March is National Colorectal Cancer Awareness Month and, in recognition, Queens Medical Associates is implementing a community outreach program to educate the public on the disease, signs to look for, new screening tools and available treatment.
“Excluding skin cancers, colorectal cancer is the third most common cancer diagnosed in both men and women in the United States,” said Dr. Barry Kaplan, president and founder of the medical practice, which specializes in the care of patients with oncologic and hematologic conditions. However, due to advances in screening techniques and improvements in treatments, the death rate from colorectal cancer has been falling,” he explains.
Colorectal cancer—also known as bowel cancer, colon cancer, or rectal cancer—is any cancer that affects the colon and rectum.
Many of the symptoms of colorectal cancer can also be caused by something that isn’t cancer, such as infection, hemorrhoids, irritable bowel syndrome or inflammatory bowel disease. In most cases, people who have these symptoms do not have cancer. Still, if you have any of these problems, it’s a sign that you should go to the doctor, so the cause can be found and treated:
• A change in bowel habits—such as diarrhea, constipation or narrowing of the stool—that lasts for more than a few days
• A feeling that you need to have a bowel movement that is not relieved by doing so
• Rectal bleeding
• Dark stools or blood in the stool
• Cramping or abdominal pain
• Weakness and fatigue
• Unintended weight loss
Since colorectal cancer often doesn’t cause symptoms until it is advanced, the American Cancer Society recommends regular colorectal cancer screening for most people starting at age 50.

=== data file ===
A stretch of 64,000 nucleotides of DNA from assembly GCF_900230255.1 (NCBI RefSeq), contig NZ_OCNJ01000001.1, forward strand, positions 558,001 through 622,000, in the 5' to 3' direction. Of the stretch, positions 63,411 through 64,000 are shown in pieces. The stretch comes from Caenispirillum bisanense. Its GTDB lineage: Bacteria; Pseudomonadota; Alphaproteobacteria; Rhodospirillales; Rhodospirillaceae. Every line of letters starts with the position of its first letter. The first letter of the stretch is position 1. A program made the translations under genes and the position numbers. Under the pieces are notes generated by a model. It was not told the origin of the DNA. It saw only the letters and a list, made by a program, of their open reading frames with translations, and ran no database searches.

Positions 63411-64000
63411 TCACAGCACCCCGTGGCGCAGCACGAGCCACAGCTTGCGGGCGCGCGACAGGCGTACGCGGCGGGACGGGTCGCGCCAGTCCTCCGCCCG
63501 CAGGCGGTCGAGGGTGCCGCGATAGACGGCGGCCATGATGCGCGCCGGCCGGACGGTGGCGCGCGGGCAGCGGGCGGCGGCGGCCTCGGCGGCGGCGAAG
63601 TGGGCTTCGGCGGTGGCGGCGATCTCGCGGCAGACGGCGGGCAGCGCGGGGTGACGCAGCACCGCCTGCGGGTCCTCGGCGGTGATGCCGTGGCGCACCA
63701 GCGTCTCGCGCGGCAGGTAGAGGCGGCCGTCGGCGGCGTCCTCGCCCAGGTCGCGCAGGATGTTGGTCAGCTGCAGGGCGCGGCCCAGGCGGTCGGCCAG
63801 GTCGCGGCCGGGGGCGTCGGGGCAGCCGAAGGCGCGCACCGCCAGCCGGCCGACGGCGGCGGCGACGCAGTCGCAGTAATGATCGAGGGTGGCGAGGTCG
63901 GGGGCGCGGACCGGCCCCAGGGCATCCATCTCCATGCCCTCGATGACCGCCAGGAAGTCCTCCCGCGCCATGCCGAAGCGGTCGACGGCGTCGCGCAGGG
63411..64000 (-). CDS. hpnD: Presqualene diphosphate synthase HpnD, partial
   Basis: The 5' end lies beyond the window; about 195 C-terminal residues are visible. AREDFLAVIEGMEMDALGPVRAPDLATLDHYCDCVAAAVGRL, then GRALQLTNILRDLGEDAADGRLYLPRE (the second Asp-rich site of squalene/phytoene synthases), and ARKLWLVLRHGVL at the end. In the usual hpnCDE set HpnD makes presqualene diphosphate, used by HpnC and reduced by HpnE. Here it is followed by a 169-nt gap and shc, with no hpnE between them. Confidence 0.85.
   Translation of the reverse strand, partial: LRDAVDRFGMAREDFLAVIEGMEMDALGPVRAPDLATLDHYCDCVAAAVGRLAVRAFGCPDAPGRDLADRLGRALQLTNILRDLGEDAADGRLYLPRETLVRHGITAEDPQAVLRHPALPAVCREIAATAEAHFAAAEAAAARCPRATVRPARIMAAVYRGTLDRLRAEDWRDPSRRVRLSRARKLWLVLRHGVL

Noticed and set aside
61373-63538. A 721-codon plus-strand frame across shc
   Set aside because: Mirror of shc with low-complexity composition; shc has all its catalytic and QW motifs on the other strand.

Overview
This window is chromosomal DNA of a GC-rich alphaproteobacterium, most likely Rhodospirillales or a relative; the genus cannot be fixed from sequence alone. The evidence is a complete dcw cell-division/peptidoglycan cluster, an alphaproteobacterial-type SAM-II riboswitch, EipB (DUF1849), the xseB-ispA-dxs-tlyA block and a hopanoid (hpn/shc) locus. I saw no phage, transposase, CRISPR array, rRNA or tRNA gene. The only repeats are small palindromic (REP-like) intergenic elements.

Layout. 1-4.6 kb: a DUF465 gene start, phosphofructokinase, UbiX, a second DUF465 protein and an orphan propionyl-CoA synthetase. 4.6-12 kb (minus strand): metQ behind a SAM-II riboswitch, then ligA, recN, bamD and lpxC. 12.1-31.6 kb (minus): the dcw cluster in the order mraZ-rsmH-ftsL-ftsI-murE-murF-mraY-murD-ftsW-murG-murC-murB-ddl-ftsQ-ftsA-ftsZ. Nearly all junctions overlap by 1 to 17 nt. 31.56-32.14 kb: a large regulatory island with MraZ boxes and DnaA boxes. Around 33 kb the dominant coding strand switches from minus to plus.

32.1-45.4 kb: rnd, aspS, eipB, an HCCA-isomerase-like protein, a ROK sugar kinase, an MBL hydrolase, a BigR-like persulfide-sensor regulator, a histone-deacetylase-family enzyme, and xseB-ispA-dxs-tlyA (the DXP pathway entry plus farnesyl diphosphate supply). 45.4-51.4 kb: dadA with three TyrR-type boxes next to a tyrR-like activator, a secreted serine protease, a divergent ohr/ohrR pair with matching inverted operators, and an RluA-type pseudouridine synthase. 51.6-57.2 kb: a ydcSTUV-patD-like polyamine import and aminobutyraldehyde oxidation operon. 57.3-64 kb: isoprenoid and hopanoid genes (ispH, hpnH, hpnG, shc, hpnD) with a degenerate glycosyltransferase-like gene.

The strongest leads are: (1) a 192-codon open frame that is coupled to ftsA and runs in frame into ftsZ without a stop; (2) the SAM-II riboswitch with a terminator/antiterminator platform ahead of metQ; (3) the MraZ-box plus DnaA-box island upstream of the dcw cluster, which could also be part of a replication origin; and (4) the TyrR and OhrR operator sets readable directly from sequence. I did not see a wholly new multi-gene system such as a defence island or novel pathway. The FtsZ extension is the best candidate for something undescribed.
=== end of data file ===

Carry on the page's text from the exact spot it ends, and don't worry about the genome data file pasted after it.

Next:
When colorectal cancer is found early, before it has spread, the five-year relative survival rate is 90 percent. This means that nine out of 10 people with early-stage cancer survive at least five years. But if the cancer has spread outside the colon or rectum, survival rates are lower. Experts still say that the best way to screen for colon cancer and prevent the disease is to have a colonoscopy test every 10 years, but more often particularly if you have any of these risk factors:
• A family history of colon cancer
• A previous diagnosis
• Inflammatory bowel disease, such as Crohn’s disease or ulcerative colitis.
• A personal or family history of colorectal cancer or colorectal polyps
• Lifestyle factors that may contribute to an increased risk of colorectal cancer include
• Lack of regular physical activity
• A diet low in fruit and vegetables
• A low-fiber and high-fat diet
• Overweight and obesity
• Excessive alcohol consumption
• Tobacco use
Testing oneself for colon cancer is now easier and more accurate. There are new do-it-yourself kits that enables individuals to collect your stool sample in the privacy of your home, which was approved by the FDA in 2014. Once a doctor orders the test, a kit is shipped to a person’s home. A stool sample must be collected and mailed to a lab in a prepaid, pre-addressed box. The lab sends results to your doctor within two weeks.
The new at-home screening test looks for DNA cell changes linked to cancer. This test is approved only for patients without the increased risk factors noted above. Tests for blood in the stool remain another standard screening test.
Colon cancer is preventable if pre-cancerous polyps are found and removed. If an individual is diagnosed with colorectal cancer, treatment depends on how early it is found, but may include surgery, radiation, chemotherapy and targeted therapies.
“There is no longer a ‘one-size-fits-all’ approach to cancer treatment,” explains Dr. Kaplan.
“The staff at Queens Medical Associates seeks to pave the way for truly personalized cancer treatment, which can have a profound impact on prognosis and improved outcomes.”